Many people are aware that it is illegal for landlords to discriminate against future and existing tenants because of race, color, religion, sex, familial status, national origin, disability, sexual orientation, or gender identity. But did you know it is also illegal to discriminate based on these factors during the home buying and lending processes?
In New Hampshire, it’s difficult to get a clear picture of exactly why racial and ethnic disparities exist in lending because of the small numbers of individuals in racial and ethnic minority groups. The Federal Reserve Bank of Boston publishes data made available because of the Home Mortgage Disclosure Act. NHLA looked at the data as part of the 2020 Analysis of Impediments to Fair Housing Choice in New Hampshire, which is conducted every five years.
These data showed that Black and Latino mortgage applicants have a higher rate of mortgage denial than the average, and significantly higher denial rates than white applicants.
Although the analysis did not control for other factors such as income, it is consistent with the 2015 analysis that found that in 2013 Latino home mortgage loan applicants were more likely than non-Latino applicants to be denied a mortgage, controlling for gender, income, type of loan sought, race, and geography.
Lending discrimination case study
Lending discrimination is an issue that can be found across the country. In the aftermath of the Great Recession and home mortgage crisis, one of the issues to come to light was discriminatory practices in the lending industry. One example is the case of United States v. JPMorgan Chase Bank.
In 2017, the federal government filed a complaint alleging that JPMorgan Chase Bank engaged in a pattern of discrimination in lending on the basis of race and national origin. Specifically, that Black and Latino borrowers had paid higher rates and fees on wholesale home mortgage loans than similarly-situated White borrowers from 2006 through 2009. This was a violation of the Fair Housing Act and the Equal Credit Opportunity Act. To resolve the case, Chase agreed to create a settlement fund of approximately $53 million to compensate victims.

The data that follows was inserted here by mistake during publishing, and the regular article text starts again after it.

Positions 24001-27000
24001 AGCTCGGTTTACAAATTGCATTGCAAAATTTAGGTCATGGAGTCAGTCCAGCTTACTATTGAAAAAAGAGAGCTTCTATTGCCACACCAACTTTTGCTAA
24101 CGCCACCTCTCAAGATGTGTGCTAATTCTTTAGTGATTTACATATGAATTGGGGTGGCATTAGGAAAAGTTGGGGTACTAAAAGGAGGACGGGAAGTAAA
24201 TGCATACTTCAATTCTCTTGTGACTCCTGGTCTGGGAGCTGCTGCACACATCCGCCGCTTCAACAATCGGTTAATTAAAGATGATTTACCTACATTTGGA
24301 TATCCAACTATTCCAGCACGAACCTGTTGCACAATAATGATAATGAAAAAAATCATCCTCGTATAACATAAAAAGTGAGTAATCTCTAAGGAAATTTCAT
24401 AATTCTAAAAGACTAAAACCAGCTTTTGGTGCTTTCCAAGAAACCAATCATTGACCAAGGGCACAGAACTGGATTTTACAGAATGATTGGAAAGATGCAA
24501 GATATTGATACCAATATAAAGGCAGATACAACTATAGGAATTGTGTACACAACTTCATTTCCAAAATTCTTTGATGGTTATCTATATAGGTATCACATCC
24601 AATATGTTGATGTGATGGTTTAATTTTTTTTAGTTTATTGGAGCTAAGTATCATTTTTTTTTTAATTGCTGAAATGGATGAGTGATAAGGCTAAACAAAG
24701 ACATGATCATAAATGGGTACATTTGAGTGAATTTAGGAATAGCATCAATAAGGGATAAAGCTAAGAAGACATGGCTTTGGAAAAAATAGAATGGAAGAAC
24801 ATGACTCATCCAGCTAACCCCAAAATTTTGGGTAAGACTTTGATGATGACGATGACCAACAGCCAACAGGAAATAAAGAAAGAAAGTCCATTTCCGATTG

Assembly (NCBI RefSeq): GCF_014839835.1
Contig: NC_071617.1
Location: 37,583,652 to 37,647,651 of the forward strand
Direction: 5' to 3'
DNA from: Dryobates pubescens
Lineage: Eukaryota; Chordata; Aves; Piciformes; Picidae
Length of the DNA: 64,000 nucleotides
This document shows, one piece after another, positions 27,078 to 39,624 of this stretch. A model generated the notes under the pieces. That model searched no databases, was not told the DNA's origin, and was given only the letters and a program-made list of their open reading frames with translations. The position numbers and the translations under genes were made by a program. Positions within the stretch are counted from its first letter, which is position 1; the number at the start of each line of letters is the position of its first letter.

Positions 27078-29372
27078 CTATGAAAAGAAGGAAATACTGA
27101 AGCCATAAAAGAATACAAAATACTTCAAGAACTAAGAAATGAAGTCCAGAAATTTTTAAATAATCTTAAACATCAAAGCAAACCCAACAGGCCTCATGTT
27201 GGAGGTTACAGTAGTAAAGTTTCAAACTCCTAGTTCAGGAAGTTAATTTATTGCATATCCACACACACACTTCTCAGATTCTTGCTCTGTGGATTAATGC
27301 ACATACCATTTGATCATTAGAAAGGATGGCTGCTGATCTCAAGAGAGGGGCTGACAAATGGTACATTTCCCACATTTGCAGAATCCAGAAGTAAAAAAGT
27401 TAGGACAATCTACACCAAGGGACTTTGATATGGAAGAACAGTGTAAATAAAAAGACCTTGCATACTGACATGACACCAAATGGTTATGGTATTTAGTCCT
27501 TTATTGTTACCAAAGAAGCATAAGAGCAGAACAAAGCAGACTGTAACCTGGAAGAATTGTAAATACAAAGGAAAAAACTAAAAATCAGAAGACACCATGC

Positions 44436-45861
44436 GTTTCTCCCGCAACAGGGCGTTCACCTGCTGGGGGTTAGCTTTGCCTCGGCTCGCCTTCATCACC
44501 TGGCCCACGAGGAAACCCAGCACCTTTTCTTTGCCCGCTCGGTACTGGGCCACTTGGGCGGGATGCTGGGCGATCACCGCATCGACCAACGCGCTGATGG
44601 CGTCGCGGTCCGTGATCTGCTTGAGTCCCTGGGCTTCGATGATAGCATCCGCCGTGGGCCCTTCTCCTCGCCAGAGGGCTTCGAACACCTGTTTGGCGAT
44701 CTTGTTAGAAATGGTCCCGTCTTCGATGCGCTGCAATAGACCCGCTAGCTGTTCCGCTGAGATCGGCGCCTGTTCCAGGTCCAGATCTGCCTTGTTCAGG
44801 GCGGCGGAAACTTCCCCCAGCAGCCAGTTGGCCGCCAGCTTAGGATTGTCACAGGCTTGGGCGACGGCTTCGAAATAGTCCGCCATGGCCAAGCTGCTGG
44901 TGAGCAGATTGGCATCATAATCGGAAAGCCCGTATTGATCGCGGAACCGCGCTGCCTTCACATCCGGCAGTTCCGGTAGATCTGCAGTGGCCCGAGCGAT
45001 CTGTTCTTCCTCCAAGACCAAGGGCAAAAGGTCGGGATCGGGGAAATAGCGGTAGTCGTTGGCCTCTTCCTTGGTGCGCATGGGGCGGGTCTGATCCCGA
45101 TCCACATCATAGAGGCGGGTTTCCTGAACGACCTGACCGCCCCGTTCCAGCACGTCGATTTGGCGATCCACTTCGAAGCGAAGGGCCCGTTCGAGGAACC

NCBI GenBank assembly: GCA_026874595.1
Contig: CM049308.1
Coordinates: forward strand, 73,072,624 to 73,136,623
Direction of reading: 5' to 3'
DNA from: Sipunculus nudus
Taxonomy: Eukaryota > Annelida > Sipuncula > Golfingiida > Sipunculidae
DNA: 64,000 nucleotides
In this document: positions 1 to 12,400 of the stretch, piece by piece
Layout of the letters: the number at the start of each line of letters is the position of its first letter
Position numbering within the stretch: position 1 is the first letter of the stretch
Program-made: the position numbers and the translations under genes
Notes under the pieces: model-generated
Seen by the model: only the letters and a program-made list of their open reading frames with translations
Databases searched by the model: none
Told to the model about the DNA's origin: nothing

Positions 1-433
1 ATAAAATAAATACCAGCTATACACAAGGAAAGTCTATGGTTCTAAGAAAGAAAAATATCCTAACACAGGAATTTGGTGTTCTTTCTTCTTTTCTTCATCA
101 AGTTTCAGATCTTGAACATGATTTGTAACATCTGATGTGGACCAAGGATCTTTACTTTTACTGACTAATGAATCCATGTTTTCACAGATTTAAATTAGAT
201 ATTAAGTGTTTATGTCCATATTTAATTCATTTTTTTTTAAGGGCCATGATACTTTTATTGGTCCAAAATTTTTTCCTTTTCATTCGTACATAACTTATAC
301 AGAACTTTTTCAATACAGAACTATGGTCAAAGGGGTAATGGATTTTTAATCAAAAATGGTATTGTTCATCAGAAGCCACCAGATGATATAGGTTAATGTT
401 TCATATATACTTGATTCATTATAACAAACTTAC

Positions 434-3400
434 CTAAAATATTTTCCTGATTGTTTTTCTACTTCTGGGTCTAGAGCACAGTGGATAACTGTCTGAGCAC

Preventing lending discrimination
Mortgage lending discrimination is a complex issue. Most people apply for a mortgage only once or twice their lives, making them unfamiliar with the process. Mortgage lending and closings are also complex, with borrowers having to sign hundreds of pages of documents. Inequities have long persisted in access to housing, and the complexity of the process leaves people vulnerable to continued disparities.
Homebuyer counseling and education programs are among the most effective ways to inform new homebuyers about the lending programs that are favorable to them. In New Hampshire, several groups provide counseling and education, including the NH Housing Finance Authority, NeighborWorks Southern NH, CATCH Neighborhood Housing and Laconia Area Community Land Trust.
Helping communities understand how institutional racism and discrimination have impacted housing for decades is another way to address this persistent issue. NHHFA and St. Anselm College’s Center for Ethics in Business and Governance sponsored a virtual seminar in 2020 on historic segregation patterns fostered by U.S. government policy, featuring Dr. Richard Rothstein, author of “The Color of Law: A Forgotten History of How Our Government Segregated America.” This is just one of a number of seminars held in recent years to highlight housing and lending discrimination.
In addition, monitoring of lending trends and practices should continue, as well as outreach to minority and lower-income home buyers. The Fair Housing Project works with clients on housing discrimination cases. If you believe you’ve been a victim of housing discrimination in the home buying process, please contact the Fair Housing Project today at 800-921-1115.
Lindsay Lincoln is Fair Housing Project co-director at NH Legal Assistance.
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